Does Spanking Children Make Them Better Adults?

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While many parents are using time out techniques, positive reinforcement, and other gentle disciplinary methods for their children, Marjorie Gunnoe, a psychology professor at Michigan's Calvin College, believes her research is a thumbs up to give children spankings.

Gunnoe’s findings were taken from interviews of more than 2,600 people, including a core group of 179 teenagers. The teens were asked how old they were when they were spanked and how often it happened. Their answers were compared with information they gave about their behaviors that could have been influenced by spanking.

The study discovered that children who remember being spanked on the backside with an open hand do better in school, perform more volunteer work and are more optimistic than others who were not physically disciplined. "This in no way should be thought of as a green light for spanking," said Gunnoe.

Her research very much so contradicts past studies that spanked children are more aggressive and has other detrimental consequences. "This is a red light for people who want to legally limit how parents choose to discipline their children," she said. "I don't promote spanking, but there's not the evidence to outlaw it."

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Dr. Diane Sackas, former president of the Canadian Pediatrics Society, assures people that past research has proven that spanking, whether short or long-term, leads to "bad, physical behaviors." Sackas further states, "Many studies show that when children are spanked in order to teach, they don't learn," said Dr. Sackas, a pediatrician with 35 years experience says emphasizes, "When afraid, children learn poorly. Fear is a very bad teacher."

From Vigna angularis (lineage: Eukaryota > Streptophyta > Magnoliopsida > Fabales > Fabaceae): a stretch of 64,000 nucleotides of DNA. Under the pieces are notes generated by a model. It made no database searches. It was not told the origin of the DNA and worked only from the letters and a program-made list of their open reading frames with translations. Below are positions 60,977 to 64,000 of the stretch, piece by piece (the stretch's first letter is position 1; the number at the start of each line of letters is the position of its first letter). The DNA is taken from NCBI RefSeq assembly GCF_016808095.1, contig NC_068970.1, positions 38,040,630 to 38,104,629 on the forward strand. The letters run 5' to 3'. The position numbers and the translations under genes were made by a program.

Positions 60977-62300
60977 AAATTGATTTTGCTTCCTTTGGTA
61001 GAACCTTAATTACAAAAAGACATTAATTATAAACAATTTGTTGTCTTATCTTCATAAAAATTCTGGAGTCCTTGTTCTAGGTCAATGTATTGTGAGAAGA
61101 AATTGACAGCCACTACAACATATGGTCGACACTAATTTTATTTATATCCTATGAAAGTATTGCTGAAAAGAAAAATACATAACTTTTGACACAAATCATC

Grant Wilson, who is the president of the Canadian Children's Rights Council, is suggesting that Gunnoe’s study's results might be influenced by Calvin College's Christian affiliation, adding that some religious groups have opposed abolition of corporal punishment.

"People get confused over what discipline is -- it's not hitting children," Wilson said. "There are better methods of parenting rather than hitting.... It's not OK to hit children."

Gabe Griffin, of Pediatric Psychologists of West Michigan, warns against embracing a new style of parenting. "It can very easily cross over from a discipline in a calm, measured way to an out of control moment," Griffin said. "Parents always think it’s in a controlled manner, but clearly it's not.

Griffin advises parents to focus more on altering behavior through teaching and praise. Time-outs and taking away privileges often work. "Pay attention to them when they do it right," he said.

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